John Lort Stokes (August 1, 1811 – June 11, 1885) was a British Royal Navy officer, explorer, and hydrographer. Stokes grew up in Scotchwell near Haverfordwest, Pembrokeshire. He joined the Royal Navy on September 20, 1824. Stokes is famous as the commander of the HMS Beagle. He was assigned to the Beagle in 1824, acquiring the rank of midshipman in 1825, mate and surveyor in 1831, lieutenant in 1837, and commander in 1841. He remained with the HMS Beaglefor a total of 18 years, including during this historic 1833-1836 voyage of naturalist Charles Darwin, with whom he shared a cabin. Following the Darwin voyages in South America, the HMS Beagle was reassigned to Australia, where it carried out survey of the Australia coast. It was during this period that Stokes succeeded John Wickham as commander of the HMS Beagle. He was later given command of the HMS Acheron, with which he continued his survey of the Australian coastline. Stokes's delighted in exploration and his contribution to Australian cartography was significant, and includes the discovery of the Victory River, Port Darwin, the Flinders Rivers, and the Albert Rivers. He was speared by Aboriginals in 1839, but had full recovered by 1840. Stokes produced a several detailed charts of the Australian coast that, due to their accuracy, were still use nearly 100 years later. He retired from active duty in 1877, settling on his family estate in Scotchwell, Pembrokeshire, Wales.
The Admiralty or United Kingdom Hydrographic Office refers to the Branch of the English government that is responsible for the command of the British Navy. In 1795 King George III created the United Kingdom Hydrographic Office, known in short as the U.K.H.O., to provide top notch nautical charts to the vast Royal Navy. Prior the founding of the Admiralty the surveying and creation of nautical charts was primarily a commercial venture wherein the cartographer himself, more of than not, actually financed the printing of his own material. The great navigator Cook himself is known to have scrambled for funds to publish his own seminal charts - the most important and advanced of the period. The system of privately funded nautical mapping and publishing left vast portions of the world uncharted and many excellent charts unpublished. King George III, responding significant loss in trade revenue related to shipwrecks and delay due to poor charts, recognized the need for an institutionalized government sponsored cartographic agency - the Admiralty. The first head of the Admiralty, a position known as Hydrographer, was the important cartographer Alexander Dalrymple. Dalrymple started by organizing and cataloging obtainable charts before initiating the laborious process of updating them and filling in the blanks. The first official Admiralty Chart appeared in 1800 and detailed Quiberon Bay in Brittany. By 1808 the position of Hydrographer fell to Captain Thomas Hurd. Hurd advocated the sale of Admiralty charts to the general public and, by the time he retired in 1829, had issued and published some 736 charts. Stewardship of the organization then passed to Rear Admiral Sir Francis Beaufort. It was under Beaufort's administration that the Admiralty truly developed as a "chart making" as opposed to a "chart cataloging" institution. Beaufort held his post from 1829 to 1854. In his 25 years at the Admiralty Beaufort created nearly 1500 new charts and sponsored countless surveying and scientific expeditions - including the 1831 to 1836 voyage of the H.M.S. Beagle. By 1855 the Admiralty's chart catalog listed some 1,981 charts.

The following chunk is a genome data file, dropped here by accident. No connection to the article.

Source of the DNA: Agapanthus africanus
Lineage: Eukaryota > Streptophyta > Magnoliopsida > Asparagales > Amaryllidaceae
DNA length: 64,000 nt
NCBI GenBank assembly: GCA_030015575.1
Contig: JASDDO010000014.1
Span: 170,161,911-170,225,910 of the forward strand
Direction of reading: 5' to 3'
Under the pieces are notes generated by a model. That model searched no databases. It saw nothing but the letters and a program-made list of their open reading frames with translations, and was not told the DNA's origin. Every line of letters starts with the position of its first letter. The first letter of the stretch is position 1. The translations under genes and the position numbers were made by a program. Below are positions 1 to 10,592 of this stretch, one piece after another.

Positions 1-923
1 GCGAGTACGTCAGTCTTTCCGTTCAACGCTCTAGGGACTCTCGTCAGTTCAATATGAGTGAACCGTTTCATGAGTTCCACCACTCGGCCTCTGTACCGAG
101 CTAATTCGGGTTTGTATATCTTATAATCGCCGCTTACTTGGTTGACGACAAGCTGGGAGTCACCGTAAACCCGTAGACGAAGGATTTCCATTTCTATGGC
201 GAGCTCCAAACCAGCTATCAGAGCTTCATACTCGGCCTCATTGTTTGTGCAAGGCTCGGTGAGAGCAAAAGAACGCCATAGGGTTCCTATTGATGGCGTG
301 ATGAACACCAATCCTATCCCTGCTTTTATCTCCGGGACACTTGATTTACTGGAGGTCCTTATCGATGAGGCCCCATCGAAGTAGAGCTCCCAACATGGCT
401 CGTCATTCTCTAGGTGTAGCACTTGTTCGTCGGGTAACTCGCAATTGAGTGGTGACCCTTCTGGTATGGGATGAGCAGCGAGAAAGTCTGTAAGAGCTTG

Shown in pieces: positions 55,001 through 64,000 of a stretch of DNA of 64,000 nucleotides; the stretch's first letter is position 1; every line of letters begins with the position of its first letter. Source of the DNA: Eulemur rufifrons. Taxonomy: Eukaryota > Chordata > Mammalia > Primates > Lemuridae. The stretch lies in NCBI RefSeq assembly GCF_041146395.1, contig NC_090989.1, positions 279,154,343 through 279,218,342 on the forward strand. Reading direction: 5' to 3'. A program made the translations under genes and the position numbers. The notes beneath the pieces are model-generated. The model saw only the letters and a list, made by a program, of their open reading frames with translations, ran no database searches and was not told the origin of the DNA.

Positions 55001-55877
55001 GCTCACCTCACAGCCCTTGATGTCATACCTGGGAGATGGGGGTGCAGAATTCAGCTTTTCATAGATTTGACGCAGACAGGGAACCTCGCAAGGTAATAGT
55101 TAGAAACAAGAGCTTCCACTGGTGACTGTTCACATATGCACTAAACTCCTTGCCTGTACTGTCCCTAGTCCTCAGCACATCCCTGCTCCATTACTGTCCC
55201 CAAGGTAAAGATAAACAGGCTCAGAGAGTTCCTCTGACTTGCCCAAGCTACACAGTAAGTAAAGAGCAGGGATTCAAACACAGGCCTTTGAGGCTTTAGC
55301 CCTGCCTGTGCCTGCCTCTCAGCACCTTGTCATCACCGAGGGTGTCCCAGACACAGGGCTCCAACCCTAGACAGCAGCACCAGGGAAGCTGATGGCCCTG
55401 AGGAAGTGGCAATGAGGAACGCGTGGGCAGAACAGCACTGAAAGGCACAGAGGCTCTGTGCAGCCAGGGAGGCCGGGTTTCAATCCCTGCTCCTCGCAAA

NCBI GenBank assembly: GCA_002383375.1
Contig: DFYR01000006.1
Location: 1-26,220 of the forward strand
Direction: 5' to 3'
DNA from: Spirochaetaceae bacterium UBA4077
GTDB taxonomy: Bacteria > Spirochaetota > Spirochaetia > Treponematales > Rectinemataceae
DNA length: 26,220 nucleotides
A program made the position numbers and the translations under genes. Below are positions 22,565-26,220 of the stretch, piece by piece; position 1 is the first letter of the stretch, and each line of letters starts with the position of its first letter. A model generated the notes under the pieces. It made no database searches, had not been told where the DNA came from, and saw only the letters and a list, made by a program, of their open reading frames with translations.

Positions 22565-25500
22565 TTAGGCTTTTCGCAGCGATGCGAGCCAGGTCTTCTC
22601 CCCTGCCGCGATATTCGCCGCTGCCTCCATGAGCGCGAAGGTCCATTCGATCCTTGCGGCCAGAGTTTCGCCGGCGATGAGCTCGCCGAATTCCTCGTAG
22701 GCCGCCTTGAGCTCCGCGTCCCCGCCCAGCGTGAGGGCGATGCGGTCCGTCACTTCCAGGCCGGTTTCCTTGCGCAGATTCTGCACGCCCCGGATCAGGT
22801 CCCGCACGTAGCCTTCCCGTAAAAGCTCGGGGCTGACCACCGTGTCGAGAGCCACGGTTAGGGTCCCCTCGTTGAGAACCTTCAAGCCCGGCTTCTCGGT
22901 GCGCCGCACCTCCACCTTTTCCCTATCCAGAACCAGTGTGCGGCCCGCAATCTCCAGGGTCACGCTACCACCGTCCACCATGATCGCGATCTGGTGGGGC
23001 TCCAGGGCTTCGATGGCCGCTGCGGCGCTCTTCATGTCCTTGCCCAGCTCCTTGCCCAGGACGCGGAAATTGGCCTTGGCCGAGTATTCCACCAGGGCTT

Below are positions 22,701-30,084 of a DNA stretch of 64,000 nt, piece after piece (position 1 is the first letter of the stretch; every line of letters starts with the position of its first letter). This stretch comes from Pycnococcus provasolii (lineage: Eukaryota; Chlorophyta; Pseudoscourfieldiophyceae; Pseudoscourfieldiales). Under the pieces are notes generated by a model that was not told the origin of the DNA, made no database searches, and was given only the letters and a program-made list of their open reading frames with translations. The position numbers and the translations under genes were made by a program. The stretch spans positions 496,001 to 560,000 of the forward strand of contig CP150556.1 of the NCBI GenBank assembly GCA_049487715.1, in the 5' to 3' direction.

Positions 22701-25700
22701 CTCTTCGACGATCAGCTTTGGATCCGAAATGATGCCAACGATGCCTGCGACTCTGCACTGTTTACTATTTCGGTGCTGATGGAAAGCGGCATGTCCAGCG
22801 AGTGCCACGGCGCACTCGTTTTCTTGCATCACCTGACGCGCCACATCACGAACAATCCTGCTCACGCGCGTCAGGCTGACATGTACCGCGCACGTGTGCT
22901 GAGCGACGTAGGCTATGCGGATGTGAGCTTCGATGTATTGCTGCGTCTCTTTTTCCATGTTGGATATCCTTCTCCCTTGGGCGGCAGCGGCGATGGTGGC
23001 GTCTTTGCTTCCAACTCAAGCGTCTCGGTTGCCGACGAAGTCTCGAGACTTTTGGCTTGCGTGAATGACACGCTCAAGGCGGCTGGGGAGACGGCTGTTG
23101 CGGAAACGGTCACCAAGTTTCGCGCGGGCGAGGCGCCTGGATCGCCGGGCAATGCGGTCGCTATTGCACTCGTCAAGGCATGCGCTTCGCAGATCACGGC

John Walker (1787 - April 19, 1873) was a British hydrographer and geographer active in London during the 19th century. Walker published both nautical charts and geographical maps. His nautical work is particular distinguished as he was an official hydrographer for the British East India Company, a position, incidentally, also held by his father of the same name. Walker's maps mostly published after 1827, was primarily produced in partnership with his brother Charles Walker under the imprint J. and C. Walker. Among their joint projects are more than 200 maps for the influential Society for the Diffusion of Useful Knowledge Atlas (SDUK). In addition they published numerous charts for the British Admiralty, including Belcher's important map of Hong Kong. The firm continued to publish after both Walker's died in the 1870s.
Very good. Minor repairs upper right margin. Separate issue. Seller's stamp, right margin. Some pen marks related to navigational use.
National Library of Australia, 3791297.